Reading the works of the German sociologist Niklas Luhmann (1927 – 1998), Hans-Georg Moeller identifies what he calls a “fourth insult” to human vanity. While the interventions of Copernicus, Darwin, and Freud decentered humanity in ways that were revolutionary for their times—humbling us in the realms of cosmology, biology, and psychology, respectively—Luhmann’s systems theory emphasizes the power and autonomy of vast and intersecting social systems that leave little room for human agency. According to Moeller, the fourth great insult to our species was fundamentally sociological.
Moeller’s account begs the question: if Luhmann’s insult was so far-reaching—in sociological terms, at least—should policymakers be offended?
Through the lens of systems theory, the answer is yes and no.
It is yes because, as Moeller so effectively demonstrates in The Radical Luhmann (2012), Luhmann’s theory designates systems themselves as the principal actors or agents of society. When a policy is developed, it is certainly crafted by human hands and minds, but only within the specificity of its social system and, relatedly, the way that system interacts with its overarching environment. The language that Moeller uses for this is operational closure: each social subsystem, whether it be legal, educational, financial, or otherwise, operates on its own terms and is “autopoietic”—that is, self-generating and self-reproducing. A system’s operation is therefore defined by its own internal history and dynamics, even though these have been indirectly influenced by external factors (such as other systems). In the case of policy development, which according to Moeller belongs to the political system, the parameters are set for the development of each policy. In other words, the political system produces policies according to its internal parameters and constraints; it only ever speaks its own language.
This is problematic for a more traditional view of policy, which is usually understood within a humanist framework: society consists of human agents who agree or disagree on certain points, and policies are produced by social groups as a way of achieving stability and producing desirable ends—adherence to the law, for example. As Moeller makes clear, Luhmann’s theory opposes this view and, as a result, is fundamentally anti-humanistic. Instead, society is better understood as a collection of interacting and self-defining systems (not human actors). While policies may attempt to shape or control other systems, they only ever do so from the confines of their internal, operational dynamics, and only as one system within an ocean of others. If, as a result, policymakers are offended, it is entirely understandable.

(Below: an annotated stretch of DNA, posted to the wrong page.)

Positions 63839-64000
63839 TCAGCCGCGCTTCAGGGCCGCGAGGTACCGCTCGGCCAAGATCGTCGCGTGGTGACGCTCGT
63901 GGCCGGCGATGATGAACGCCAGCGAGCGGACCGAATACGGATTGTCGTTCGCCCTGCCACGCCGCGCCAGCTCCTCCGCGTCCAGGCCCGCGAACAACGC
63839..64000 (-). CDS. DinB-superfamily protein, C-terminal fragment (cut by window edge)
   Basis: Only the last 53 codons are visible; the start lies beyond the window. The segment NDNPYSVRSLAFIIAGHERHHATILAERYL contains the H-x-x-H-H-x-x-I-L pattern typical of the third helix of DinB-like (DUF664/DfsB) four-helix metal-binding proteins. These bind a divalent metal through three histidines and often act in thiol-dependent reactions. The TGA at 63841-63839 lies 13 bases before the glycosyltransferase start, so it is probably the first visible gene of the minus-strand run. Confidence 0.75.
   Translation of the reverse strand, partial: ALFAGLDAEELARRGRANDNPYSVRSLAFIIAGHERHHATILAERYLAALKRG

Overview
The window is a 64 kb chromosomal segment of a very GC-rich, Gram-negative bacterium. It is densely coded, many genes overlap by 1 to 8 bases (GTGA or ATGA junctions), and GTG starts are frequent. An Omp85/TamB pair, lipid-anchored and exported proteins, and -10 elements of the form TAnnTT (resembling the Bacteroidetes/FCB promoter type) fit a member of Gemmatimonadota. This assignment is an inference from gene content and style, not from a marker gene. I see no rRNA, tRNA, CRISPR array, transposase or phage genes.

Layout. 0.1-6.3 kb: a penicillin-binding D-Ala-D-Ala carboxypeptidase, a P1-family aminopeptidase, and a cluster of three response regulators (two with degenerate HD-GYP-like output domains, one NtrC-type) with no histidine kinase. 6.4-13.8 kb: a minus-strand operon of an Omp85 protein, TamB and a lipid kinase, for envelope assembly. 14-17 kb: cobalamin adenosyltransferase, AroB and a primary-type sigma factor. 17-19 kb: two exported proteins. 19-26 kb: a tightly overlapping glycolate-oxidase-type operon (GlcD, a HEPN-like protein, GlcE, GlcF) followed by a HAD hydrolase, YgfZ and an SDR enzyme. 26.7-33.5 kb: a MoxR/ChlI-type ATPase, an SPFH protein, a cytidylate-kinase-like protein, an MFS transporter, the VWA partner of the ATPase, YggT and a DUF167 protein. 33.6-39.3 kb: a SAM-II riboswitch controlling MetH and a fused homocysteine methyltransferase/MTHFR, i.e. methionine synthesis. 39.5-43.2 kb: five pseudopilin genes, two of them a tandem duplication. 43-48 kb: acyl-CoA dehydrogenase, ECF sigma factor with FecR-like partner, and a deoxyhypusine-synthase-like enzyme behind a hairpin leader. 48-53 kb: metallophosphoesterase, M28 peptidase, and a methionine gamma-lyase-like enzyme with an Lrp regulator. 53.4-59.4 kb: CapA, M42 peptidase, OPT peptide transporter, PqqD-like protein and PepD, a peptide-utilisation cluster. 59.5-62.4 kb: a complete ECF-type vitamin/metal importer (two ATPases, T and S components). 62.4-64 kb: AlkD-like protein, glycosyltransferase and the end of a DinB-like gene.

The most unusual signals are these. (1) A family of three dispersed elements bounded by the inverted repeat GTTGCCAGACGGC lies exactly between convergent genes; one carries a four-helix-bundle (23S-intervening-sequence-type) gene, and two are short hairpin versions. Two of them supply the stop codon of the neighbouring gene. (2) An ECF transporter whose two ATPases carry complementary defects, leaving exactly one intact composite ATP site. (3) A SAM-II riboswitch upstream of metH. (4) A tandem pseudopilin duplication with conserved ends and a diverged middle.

On the other hand—and paradoxically—policymakers have no reason to be offended. While it may be the case that policies are incapable of operating above their environment, manipulating systems and institutions like a puppeteer controls a marionette, this does not mean that they cannot influence society, cannot communicate across their boundaries in ways that impact other systems.
Regulation can serve as a kind of case study. In the sphere of professional regulation—the regulation of laboratory technologists, for example—a framework of policies is developed and deployed to ensure lab work is safe, reliable, ethical, and so forth, and these policies are often effective. We know this because, by and large, laboratory technologists operate safely, reliably, and ethically. But even if some regulators may want to claim otherwise, this is not due to the exceptional or authoritative power of the political system and its policies. Instead, laboratory technologists respond to policies from within their own system (the science system), along with its idiosyncratic language, history, and practices. The resulting effect—safe, reliable, and ethical laboratory practices—is the result of a complex negotiation between distinct social subsystems communicating across their limits: on one side, policymakers regulate, and on the other, scientists respond by adjusting their practices (or not) according to the parameters of their system.
Moller points to climate policy as another example. Much of the current political inaction we see in this space can be explained by the systems involved. In professional regulation, policies are often closely aligned with the professions; they speak a similar language, so to speak (public safety, etc.). But in the context of the climate crisis, the involved systems—political, scientific, economic, and more—are regularly at odds, struggling to interpret and codify information that is communicated by external systems. To continue the metaphor, they are speaking different languages—the language, for instance, of scientific data on the one hand, and of capitalist accumulation on the other.
But again, even when policies struggle or fail to be effective, policymakers have no reason to be offended by the anti-humanism of systems theory. Instead, conceptualizing the work of policymaking as a form of system-communication, and the implementation of policies as an interaction and negotiation between system-actors, could very well lead to better and more honest policymaking. Considered this way, Luhmann in fact provides the theoretical grounds to better understand why some policies succeed and others fail, and to more effectively navigate the gaps—or in some cases the chasms—that separate policy-development from policy-implementation.